More than a month after his plunge to fourth place in the Republican primary for governor, 11Alive on Tuesday caught up with state Insurance Commissioner John Oxendine – at a news conference about that arson case up in Calhoun.
Oxendine, who plans to open his own law firm after he leaves office in January, pulled on his big-boy pants and gave this quick analysis of his fortunes:
“Part of it’s the fact that if you are the frontrunner for a long period of time, it makes you the natural target. I’m a big boy. Whether I think the media was always fair or unfair doesn’t matter. I’m a big boy. I don’t cry over spilled milk or anything.
“I think a lot of the media was not always as flattering as it could be. I think of that may have had play in it. But it doesn’t really matter to me. To be honest, it doesn’t really matter. It’s over with, it’s done with. And I’m good.”
We’re told that Oxendine’s decision to hammer on a rising Karen Handel in the final days of the primary was a matter of heated debate within his campaign. But the former candidate defended the tactic:
“The only thing we ever did was respond to other people who were attacking us. There was one candidate who chose to run an entirely negative campaign. That individual also did not make it.”
Unbreakable Rule of Politics No. 4689: When cursing out a constituent, do not leave your message on his answering machine. This from the Albany Herald, which has the audio on its website:
A congressman’s aide, in a recorded message that includes profanity, has told a Southwest Georgia farmer — who the aide said used curse words and a racial epithet to describe his boss — not to expect his help in securing federal funds for his farm.
U.S. Rep. Sanford Bishop, D-Albany, said he has reprimanded his local agricultural specialist aide, Jamey Crozier of Edison, for the terse message Crozier left on Calhoun County farmer and fertilizer dealer Edward Wilkins’ phone in late March. Bishop said he plans to take no further action against Crozier.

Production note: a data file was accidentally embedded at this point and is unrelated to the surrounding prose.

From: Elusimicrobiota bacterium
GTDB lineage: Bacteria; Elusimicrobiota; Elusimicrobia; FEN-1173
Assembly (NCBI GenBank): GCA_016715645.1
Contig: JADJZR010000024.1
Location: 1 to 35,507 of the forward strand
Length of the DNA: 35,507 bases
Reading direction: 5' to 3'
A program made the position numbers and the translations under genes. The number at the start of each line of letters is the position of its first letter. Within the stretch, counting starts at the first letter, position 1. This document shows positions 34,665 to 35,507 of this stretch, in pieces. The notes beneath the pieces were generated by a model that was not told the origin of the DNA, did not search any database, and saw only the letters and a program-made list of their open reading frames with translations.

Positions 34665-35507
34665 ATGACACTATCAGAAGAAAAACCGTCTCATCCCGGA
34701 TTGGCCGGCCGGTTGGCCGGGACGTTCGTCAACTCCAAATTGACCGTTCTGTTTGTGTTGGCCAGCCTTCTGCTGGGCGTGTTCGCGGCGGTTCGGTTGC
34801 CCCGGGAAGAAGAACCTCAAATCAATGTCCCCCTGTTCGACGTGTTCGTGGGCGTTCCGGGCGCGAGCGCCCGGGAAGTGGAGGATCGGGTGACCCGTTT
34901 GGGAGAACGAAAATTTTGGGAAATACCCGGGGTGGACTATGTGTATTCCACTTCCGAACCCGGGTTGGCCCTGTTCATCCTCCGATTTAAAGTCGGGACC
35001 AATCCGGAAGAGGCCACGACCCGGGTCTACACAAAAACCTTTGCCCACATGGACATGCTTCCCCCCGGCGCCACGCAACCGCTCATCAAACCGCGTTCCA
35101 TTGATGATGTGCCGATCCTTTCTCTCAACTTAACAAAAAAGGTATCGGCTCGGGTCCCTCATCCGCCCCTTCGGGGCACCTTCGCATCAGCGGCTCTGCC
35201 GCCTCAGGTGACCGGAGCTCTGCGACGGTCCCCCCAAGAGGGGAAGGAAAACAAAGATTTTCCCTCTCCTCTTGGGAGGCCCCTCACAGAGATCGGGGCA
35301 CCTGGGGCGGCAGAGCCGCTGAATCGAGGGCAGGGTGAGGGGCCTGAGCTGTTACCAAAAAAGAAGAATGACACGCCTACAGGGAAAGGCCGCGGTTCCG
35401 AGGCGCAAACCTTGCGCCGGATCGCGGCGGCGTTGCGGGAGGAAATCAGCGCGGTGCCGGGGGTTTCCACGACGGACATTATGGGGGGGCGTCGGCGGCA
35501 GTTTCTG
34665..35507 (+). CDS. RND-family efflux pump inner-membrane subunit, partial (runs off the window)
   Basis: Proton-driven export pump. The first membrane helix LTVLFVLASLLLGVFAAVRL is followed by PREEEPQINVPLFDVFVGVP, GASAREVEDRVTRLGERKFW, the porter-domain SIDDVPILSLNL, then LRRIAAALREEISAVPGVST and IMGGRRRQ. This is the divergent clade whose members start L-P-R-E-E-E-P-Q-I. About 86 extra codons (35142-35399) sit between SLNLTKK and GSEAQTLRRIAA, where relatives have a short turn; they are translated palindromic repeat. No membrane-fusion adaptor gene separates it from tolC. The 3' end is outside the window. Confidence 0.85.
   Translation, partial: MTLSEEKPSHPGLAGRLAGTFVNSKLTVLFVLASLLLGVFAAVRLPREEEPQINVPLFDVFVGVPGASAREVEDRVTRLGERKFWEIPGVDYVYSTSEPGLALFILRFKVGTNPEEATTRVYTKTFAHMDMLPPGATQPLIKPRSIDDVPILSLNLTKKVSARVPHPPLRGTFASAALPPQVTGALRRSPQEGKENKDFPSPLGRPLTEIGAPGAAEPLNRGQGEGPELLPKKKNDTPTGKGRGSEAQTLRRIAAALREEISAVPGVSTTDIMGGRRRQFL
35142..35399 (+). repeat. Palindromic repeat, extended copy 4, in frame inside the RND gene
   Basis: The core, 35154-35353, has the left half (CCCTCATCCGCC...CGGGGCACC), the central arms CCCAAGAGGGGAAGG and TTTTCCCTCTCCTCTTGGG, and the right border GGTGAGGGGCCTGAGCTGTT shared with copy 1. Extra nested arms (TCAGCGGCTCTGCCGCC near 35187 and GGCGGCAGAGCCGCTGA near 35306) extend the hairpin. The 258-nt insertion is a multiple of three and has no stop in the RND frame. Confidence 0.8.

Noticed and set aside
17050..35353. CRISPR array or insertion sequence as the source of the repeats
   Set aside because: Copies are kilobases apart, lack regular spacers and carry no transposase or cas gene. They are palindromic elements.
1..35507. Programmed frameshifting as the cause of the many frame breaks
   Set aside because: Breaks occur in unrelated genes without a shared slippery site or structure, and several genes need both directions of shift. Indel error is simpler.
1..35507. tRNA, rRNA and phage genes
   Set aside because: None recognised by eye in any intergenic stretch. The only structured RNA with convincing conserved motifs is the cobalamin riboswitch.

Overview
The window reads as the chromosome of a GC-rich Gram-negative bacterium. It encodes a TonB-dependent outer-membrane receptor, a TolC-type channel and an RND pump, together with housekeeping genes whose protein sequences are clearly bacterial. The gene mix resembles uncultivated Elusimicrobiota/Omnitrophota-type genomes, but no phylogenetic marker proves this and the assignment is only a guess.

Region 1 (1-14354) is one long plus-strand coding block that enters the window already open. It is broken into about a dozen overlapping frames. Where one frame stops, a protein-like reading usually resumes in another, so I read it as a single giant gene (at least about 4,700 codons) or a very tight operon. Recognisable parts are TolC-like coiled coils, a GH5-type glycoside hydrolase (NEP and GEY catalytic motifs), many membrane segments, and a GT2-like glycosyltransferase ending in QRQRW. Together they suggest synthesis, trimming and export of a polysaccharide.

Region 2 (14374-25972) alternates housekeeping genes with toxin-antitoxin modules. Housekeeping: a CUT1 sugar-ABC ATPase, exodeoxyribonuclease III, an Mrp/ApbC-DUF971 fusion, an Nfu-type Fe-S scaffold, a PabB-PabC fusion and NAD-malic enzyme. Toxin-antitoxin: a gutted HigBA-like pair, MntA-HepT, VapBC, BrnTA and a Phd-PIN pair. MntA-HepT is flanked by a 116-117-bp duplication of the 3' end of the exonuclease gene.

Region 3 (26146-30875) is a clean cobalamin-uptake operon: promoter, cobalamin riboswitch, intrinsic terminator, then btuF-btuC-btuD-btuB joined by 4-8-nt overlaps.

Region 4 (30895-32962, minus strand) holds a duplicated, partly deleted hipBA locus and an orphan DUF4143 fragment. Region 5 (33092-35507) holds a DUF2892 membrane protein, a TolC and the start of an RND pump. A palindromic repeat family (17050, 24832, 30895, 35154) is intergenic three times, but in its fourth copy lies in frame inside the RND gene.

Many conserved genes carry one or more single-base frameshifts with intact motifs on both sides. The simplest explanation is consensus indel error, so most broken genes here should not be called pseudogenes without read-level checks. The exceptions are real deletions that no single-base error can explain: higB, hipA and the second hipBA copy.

“Hey, Edward, this is Jamey,” Crozier said in the voice mail, a copy of which was obtained by The Albany Herald Monday. “My boss man (Bishop) heard what you said there awhile back, so don’t think about calling me about no f****** FSA money anymore.”
Bishop called the incident unfortunate, and said he does not withhold his services from any constituent. He also considers the matter closed.
Republican nominee for governor Nathan Deal turns 68 today. He celebrated with an e-mail to supporters, asking them to surprise him with cash.
The topic of health care is about to get a boost in the Georgia race for governor.
All three candidates – Democrat Roy Barnes, Republican Nathan Deal, and Libertarian John Monds – will be quizzed Saturday during a health care forum at the Cobb Energy Centre. The candidates will be on stage together.
The hour-long event is hosted by the Medical Association of Georgia, Georgia Drug Card, the Georgia Chapter of the American College of Cardiology, the Georgia College of Emergency Physicians, the Georgia Neurological Society, the Georgia Orthopaedic Society, and the Georgia Society of Dermatology.
On that same topic, U.S. Rep. Tom Price (R-Roswell) this week says he’s identified the fatal flaw in President Barack Obama’s health care legislation. According to Reporter Newspapers, he told the Rotary Club of Sandy Springs:
…the “biggest glaring error” is that the legislation lacks a “severability clause,” a clause allows the majority a bill to stand even if a portion of it is determined to be unconstitutional.
“So the court challenges on the constitutionality of the bill itself have a huge potential consequence to the bill itself,” Price said. “I believe the individual mandate is unconstitutional. Many individuals do. I think it will get to the Supreme Court relatively quickly.
“And when — and if — the Supreme Court decides that it is unconstitutional, then one can make a very cogent, credible argument that the rest of the bill comes tumbling down.”
One of the surprise victors in Tuesday’s primaries was the son of former Vice President Dan Quayle.
Ben Quayle fended off nine opponents to claim the Republican nomination for the Third District congressional seat in Arizona, with 23 percent of the vote, according to the Associated Press.
The 33-year-old Quayle made headlines during the campaign for racy posts he made on a website several years ago, and this ad calling President Barack Obama the worst president in history and promising to “knock the hell out of” Washington:
Stalking off with the camera rolling – showing a certain contempt for details of campaigning – was a nice touch.